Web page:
History of West Hoboken N.J./Chapter 10
|History of West Hoboken N.J. (1903) by
Consolidation with Jersey City in 1868.
Latter Municipal Affairs.→
The Vote to Consolidate with Jersey City.
It is perhaps proper to mention that some time in the year 1868, a grand scheme originated in the fertile brains of some of the wise men of Jersey City, whereby a bill was prepared and introduced in the Legislature, which provided for the holding of an election in this county, at which the voters were to determine whether or not the county would be consolidated into one city, and under the corporate name of Jersey City. The latter city being deep in debt had her greedy eyes on the rest of the county as a fertile field for reaping new taxes and so help reduce her debt.
The Bill passed the Legislature and the election took place on October 5, 1869, and had it not been for the citizens of West Hoboken, the desires of Jersey City would have been gratified, and I would not to-day be occupied in writing the "Story of West Hoboken." Previous to the passing of the Bill, mass meetings were held here under the auspices of the Township Committee, and the citizens, to protest against its passage, or in the event of its passage, to arouse the voters to a sense of their duty in opposing its adoption at the election which followed. This agitation bore good fruit, for when the result of the election was made known, it was seen that all the southern end of the county, as well as the northern end (excepting West Hoboken and Bayonne) voted in favor, and the vote in West Hoboken stood 95 for, and 256 against. By this action North Hudson was forced to stay out, thereby keeping Jersey City below the Paterson Plankroad.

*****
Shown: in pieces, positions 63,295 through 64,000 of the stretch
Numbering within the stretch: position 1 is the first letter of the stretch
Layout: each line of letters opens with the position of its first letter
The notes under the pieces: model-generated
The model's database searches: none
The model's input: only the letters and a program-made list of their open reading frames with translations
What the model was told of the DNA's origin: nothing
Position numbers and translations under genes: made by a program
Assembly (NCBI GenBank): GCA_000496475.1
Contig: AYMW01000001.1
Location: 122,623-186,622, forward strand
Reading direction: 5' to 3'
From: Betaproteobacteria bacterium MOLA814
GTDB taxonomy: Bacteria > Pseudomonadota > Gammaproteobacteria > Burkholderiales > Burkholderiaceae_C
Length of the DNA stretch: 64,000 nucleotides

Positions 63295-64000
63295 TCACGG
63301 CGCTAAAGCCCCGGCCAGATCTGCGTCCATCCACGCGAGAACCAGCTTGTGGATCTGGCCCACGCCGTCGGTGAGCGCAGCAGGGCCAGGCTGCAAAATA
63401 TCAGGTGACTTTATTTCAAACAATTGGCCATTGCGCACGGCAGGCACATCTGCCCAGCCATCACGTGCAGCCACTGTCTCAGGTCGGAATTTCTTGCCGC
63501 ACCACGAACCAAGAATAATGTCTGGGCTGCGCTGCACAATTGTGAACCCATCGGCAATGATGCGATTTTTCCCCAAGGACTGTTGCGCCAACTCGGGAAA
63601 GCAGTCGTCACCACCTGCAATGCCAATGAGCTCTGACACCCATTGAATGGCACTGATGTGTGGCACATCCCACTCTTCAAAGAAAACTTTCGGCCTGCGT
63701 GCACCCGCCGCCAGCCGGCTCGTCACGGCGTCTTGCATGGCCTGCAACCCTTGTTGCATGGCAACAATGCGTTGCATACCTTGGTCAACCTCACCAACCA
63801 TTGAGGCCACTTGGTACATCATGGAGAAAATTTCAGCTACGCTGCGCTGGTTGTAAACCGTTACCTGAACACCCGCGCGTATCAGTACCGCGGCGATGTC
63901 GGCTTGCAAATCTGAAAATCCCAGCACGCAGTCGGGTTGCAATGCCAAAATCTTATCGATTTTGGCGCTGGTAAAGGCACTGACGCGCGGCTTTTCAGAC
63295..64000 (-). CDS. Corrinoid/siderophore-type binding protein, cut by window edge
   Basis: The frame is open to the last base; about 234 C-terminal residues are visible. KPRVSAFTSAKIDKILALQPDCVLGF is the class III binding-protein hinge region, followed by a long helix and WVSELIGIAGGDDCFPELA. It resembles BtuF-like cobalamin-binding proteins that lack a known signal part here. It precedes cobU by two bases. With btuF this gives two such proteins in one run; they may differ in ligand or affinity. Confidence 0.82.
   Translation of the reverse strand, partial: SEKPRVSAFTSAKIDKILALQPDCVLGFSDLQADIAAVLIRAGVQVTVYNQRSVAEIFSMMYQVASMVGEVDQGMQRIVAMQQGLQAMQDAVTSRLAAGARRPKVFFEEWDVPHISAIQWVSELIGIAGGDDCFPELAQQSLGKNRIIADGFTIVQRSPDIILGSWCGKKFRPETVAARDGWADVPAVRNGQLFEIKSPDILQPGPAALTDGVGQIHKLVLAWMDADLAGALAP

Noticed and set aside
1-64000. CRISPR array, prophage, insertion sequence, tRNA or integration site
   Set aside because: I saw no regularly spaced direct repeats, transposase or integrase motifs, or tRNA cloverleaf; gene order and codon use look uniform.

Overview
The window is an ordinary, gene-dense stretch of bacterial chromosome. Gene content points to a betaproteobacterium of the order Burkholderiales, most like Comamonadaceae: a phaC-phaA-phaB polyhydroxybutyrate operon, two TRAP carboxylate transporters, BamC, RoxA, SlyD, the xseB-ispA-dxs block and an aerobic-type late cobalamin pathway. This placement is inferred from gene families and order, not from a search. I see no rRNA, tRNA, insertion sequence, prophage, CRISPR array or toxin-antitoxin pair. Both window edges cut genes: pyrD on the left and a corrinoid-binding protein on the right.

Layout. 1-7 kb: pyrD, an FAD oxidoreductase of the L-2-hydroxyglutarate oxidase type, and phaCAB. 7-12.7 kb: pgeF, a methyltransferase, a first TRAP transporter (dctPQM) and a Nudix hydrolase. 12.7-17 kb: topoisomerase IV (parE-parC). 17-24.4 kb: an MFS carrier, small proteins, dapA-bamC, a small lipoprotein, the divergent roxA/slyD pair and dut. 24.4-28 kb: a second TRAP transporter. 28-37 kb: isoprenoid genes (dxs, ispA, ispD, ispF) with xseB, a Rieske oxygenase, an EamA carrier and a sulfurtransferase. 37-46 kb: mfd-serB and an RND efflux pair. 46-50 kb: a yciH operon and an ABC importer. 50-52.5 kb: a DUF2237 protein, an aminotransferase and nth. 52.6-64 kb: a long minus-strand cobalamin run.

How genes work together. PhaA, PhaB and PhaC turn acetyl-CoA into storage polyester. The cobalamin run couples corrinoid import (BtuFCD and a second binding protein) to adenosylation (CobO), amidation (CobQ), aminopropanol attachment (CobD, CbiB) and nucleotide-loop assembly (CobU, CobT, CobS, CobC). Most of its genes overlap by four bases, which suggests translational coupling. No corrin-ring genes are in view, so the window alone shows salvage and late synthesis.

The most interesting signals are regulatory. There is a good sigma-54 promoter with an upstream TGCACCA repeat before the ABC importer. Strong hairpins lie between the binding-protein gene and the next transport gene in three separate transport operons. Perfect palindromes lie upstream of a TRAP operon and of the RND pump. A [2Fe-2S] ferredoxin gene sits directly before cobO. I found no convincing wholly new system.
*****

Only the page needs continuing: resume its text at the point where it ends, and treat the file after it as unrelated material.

This scheme was recently repeated again by the wise men of Jersey City, and another measure passed the Legislature calling for a commission to investigate the matter and report back to the Legislature. Although the commission was appointed by ex-Gov. Voorhies, nothing, as yet, has come of it, and even if it did, West Hoboken could be relied upon to repeat the action taken by her on this matter 33 years ago.
During the session of the Legislature of 1884, another measure passed the Legislature, whereby the eastern slope of the hill at Lossburg, was annexed to Weehawken. It is a mystery to our citizens why this was done, and why our people did not take some action that would have stopped it, instead of standing idly by and allowing the grab to be made as they did.
ST. JOSEPH'S GERMAN CATHOLIC CHURCH.
NORTH HUDSON CLUB, SPRING AND HIGH STREETS.